Virginia’s upcoming sales tax holiday on clothing, school supplies, and footwear could provide a much-needed lift to many small stores and businesses, said Nicole Riley, state director of the National Federation of Independent Business. The sales tax holiday is Aug. 5-7.
“It’s been a lackluster summer for a lot of small businesses,” Riley said. “The sales-tax holiday should help people get fired up and in the mood to spend.”
The latest NFIB Small Business Optimism Index, released July 12, shows that small-business confidence improved by only a fraction of one percent in June.
“Small businesses are in maintenance mode,” said NFIB Chief Economist Bill Dunkelberg. “Uncertainty is high, expectations for better business conditions are low, and future business investments look weak.”
That’s where the sales-tax holiday comes in, Riley said. Parents would go back-to-school shopping regardless, she said, but the tax holiday could also attract cash-strapped shoppers who have delayed buying new clothes and devices.
“And people need to remember that the tax holiday applies to Main Street as well as the mall,” Riley said. “Even if you don’t need school clothes, you can save money shopping during the sales-tax holiday, and you can find some great deals and unique merchandise by shopping small.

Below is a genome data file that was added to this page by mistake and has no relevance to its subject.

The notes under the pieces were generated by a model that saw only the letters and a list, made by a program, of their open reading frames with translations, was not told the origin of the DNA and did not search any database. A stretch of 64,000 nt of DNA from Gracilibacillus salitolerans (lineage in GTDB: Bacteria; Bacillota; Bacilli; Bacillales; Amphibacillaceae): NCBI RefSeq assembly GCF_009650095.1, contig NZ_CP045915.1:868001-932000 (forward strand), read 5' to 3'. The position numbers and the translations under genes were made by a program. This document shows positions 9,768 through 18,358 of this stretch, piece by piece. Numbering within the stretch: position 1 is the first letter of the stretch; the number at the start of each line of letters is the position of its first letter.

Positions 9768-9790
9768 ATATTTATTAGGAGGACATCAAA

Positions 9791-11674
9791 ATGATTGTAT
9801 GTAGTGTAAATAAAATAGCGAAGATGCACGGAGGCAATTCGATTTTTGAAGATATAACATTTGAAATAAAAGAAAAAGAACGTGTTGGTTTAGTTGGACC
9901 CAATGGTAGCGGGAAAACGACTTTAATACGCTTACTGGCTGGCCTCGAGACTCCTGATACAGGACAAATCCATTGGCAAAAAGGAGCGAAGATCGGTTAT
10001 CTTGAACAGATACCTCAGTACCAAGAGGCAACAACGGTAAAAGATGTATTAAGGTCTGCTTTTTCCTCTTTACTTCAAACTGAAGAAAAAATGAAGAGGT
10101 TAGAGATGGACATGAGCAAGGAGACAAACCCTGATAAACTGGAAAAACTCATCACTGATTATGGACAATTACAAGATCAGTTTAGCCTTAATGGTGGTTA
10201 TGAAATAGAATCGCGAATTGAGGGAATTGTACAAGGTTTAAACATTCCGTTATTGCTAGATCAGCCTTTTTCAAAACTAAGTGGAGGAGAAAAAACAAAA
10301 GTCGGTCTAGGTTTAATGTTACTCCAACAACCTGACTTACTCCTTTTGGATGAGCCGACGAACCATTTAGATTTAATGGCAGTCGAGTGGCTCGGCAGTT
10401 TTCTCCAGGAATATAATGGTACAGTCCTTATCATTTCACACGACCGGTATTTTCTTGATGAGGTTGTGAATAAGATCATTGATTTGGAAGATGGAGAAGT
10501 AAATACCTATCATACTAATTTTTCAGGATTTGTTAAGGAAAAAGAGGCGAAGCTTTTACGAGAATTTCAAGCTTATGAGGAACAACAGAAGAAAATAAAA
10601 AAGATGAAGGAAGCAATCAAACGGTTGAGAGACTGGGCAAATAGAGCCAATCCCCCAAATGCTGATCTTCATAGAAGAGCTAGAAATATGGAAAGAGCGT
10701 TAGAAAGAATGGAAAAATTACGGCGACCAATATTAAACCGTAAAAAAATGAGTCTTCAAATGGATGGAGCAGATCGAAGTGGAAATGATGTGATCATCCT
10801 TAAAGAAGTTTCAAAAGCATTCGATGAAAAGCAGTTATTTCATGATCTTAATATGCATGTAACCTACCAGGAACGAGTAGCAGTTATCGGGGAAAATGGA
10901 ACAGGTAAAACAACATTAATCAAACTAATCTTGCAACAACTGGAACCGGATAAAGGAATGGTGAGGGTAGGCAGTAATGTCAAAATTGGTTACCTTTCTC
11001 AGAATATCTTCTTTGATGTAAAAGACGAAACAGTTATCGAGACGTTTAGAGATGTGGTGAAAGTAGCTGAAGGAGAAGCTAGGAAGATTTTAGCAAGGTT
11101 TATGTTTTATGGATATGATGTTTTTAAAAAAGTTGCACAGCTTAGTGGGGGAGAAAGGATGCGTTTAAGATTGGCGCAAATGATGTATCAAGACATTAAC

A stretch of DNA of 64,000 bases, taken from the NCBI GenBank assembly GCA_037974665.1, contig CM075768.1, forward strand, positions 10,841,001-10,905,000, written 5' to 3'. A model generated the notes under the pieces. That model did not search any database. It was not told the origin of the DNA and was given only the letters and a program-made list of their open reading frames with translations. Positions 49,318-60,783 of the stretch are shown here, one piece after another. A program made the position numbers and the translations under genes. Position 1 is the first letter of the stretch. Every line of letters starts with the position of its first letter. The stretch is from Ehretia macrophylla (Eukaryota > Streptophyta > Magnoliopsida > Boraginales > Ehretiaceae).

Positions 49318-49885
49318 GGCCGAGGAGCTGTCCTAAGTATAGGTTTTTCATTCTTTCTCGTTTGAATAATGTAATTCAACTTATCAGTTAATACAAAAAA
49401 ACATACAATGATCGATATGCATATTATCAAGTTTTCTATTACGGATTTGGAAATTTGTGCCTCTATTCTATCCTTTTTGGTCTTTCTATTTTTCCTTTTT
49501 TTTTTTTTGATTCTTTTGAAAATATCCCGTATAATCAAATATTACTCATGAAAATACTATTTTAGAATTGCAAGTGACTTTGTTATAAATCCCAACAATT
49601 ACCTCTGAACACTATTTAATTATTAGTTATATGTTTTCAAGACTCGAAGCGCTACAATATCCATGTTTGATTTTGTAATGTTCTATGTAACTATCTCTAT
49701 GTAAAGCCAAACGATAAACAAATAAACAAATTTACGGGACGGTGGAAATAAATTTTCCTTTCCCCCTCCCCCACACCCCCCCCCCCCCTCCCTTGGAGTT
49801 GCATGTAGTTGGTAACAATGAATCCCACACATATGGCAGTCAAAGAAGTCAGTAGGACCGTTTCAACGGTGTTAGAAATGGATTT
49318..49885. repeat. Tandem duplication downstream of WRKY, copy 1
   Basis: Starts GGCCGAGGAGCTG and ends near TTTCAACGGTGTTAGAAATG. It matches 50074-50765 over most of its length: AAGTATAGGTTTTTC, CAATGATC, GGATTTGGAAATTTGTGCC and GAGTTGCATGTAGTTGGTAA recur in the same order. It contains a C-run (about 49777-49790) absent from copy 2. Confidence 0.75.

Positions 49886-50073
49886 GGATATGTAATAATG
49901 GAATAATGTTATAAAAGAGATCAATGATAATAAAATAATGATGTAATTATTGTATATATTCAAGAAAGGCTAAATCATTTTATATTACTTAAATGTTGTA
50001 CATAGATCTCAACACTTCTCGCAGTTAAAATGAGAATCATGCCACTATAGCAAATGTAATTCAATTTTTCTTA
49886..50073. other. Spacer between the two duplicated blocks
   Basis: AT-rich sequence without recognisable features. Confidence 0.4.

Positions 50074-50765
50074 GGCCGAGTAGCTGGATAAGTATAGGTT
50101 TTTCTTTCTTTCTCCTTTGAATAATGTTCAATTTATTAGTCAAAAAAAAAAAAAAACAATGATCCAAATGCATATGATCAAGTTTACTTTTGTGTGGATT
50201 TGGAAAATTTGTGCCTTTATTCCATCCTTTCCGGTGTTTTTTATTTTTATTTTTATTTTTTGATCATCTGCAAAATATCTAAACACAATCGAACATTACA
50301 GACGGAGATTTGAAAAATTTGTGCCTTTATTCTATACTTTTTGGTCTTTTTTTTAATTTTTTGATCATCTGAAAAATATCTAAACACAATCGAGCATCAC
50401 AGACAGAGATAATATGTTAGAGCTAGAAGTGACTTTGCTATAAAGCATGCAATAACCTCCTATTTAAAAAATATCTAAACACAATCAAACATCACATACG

“When you shop at small, locally-owned businesses, you’re helping your friends and neighbors,” Riley said. “You’re supporting the businesses that support our schools and charities and create jobs in our communities.
“Combined with the back-to-school sales a lot of stores are having, the sales-tax holiday is going to help people get a bigger bang for their buck,” Riley said. “The more we can do to encourage people to shop at small businesses, the more jobs we’ll save, and the faster our economy will grow.”
To learn more about Virginia’s sales tax holiday, visit the Department of Revenue’s website at http://www.tax.virginia.gov/content/sales-tax-holiday.